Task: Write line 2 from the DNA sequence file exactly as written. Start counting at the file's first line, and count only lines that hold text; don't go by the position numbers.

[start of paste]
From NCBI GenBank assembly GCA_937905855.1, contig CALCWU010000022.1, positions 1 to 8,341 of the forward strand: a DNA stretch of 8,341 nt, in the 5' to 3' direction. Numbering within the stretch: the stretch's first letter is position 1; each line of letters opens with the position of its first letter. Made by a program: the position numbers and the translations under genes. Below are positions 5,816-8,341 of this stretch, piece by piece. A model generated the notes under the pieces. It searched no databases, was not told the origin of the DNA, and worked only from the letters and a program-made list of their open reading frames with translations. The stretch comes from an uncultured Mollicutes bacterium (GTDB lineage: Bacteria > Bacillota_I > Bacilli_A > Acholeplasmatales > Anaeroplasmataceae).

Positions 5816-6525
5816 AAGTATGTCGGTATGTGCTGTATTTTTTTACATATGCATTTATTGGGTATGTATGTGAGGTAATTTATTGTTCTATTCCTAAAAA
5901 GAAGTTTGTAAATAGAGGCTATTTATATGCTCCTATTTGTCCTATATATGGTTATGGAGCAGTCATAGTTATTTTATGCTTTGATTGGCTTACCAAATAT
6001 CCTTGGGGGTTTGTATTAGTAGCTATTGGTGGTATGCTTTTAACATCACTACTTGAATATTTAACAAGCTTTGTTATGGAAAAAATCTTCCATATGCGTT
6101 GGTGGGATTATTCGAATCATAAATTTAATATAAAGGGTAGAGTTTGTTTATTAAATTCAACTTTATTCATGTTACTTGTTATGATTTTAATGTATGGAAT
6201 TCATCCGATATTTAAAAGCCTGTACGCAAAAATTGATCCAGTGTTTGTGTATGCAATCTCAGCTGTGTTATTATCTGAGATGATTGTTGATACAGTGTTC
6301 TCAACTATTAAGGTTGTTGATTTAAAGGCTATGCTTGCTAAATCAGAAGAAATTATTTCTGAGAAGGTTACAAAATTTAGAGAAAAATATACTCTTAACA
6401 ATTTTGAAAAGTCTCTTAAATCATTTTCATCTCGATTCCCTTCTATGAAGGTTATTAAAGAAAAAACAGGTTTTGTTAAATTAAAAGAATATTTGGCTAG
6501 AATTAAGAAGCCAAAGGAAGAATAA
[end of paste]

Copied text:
Positions 5816-6525